Both the crowd observing the match as well as the ESPN commentators agreed with Gauff, and her statements to the umpire were met with loud applause.
As ESPN reports, the crowd began watching the clock and yelling “timer” every time Siegemund was slow to be ready for the next serve, and when she later had her own exchange with the umpire, the crowd booed her.
Darius Jackson, a no-name negro with no claim to fame other than the fact that he fathered a beautiful child with Keke Palmer, recently became the main character on Black Twitter after he dared to try and publicly shame Keke for an outfit she wore to the Usher residency in Las Vegas.
In a video that was widely shared across the internet, the “Confessions” crooner walked up to Keke and serenaded her. They danced closely together as he sang to her. Keke, who shows no signs of having recently had a baby, looked stunning in a dazzling Black see-through number that put her “cheeks” on full display.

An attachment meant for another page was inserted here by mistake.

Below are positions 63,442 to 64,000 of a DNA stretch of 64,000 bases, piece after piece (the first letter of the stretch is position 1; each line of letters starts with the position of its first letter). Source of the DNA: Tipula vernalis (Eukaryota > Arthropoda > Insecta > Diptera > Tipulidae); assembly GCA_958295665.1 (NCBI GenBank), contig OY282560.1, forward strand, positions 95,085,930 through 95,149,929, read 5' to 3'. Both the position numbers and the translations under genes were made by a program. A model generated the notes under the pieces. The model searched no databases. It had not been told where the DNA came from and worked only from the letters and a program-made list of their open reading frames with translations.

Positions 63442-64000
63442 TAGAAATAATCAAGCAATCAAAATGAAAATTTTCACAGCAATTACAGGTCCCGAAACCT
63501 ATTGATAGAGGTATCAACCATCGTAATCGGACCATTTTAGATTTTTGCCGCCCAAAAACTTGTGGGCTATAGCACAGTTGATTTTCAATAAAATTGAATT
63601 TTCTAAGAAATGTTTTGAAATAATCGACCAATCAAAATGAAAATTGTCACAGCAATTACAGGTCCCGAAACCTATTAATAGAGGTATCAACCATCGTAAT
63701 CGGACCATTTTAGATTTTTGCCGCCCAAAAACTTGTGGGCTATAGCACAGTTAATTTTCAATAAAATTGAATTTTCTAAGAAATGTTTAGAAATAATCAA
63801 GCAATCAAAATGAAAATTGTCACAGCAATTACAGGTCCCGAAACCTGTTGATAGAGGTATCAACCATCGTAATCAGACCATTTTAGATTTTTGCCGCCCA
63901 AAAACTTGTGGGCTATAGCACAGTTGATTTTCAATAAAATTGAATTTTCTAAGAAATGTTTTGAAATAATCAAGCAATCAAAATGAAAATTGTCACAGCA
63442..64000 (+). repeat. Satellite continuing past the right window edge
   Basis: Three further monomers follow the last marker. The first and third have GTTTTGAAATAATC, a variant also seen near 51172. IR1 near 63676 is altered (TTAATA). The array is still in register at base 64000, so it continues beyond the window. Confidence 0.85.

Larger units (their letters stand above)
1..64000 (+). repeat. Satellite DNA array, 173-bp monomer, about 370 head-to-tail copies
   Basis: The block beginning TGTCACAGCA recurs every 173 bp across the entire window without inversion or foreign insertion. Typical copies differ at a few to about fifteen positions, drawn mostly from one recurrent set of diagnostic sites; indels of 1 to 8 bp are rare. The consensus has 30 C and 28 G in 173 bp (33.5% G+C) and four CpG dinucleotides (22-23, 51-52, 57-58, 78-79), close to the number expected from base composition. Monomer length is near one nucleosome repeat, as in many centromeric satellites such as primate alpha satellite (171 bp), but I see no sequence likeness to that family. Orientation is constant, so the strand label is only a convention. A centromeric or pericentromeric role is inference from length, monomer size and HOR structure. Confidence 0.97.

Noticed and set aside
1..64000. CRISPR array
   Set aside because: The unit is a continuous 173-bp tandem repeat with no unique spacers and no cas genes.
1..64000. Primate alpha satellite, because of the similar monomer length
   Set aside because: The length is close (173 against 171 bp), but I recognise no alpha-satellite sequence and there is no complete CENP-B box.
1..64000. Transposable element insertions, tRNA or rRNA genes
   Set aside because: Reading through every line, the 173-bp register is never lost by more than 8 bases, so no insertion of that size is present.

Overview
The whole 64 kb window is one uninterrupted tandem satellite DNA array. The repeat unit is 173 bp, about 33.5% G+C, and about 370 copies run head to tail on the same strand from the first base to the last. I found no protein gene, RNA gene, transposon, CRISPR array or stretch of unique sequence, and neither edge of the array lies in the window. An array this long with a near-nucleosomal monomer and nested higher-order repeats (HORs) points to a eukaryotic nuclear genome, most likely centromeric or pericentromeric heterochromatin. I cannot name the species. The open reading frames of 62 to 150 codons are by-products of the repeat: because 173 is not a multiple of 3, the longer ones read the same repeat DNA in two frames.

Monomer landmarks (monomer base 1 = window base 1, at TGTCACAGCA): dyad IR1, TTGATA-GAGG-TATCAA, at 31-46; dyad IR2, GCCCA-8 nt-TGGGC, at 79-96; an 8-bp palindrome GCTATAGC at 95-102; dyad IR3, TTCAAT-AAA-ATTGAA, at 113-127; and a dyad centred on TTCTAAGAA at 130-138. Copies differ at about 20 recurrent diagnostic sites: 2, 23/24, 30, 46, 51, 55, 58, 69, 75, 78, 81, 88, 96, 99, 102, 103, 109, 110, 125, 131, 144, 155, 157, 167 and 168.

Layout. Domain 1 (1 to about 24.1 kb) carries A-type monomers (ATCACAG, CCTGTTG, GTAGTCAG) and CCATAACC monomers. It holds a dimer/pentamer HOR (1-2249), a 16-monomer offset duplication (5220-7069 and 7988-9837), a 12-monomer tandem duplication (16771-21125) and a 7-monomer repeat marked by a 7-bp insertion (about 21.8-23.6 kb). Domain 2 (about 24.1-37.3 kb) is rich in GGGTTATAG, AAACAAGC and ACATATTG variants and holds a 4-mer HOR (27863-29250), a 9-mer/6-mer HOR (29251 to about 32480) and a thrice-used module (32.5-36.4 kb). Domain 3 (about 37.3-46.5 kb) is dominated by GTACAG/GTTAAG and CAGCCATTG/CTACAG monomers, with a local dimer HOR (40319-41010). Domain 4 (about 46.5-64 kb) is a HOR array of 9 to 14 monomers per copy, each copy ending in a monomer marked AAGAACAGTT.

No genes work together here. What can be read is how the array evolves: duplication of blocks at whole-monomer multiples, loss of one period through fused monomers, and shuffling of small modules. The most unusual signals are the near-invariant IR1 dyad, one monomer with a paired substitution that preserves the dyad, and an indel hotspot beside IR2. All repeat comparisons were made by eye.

Darius, aka the “breadloser” in Keke’s house, wrapped himself up in a feelings burrito after the video clip of Usher and Keke went viral. In response to a celebrity news social media account posting the video, he wrote through his tears, “It’s the outfit tho…you a mom.”Keke Palmer and other Black women deserve to express both their sensuality and sexuality unapologetically
Before the whining starts, I want to be clear that I realize all women are shamed for the tiniest of things that shouldn’t even matter or be anyone else’s business, but as Black women, we are held under a microscope and have every decision, emotion, hairstyle, financial status, education level, number of previous lovers — you name it, we have had it picked apart and thrown in our faces at any given moment.Black women get shamed for everything
Rape is never an appropriate punchline to your fucked up joke.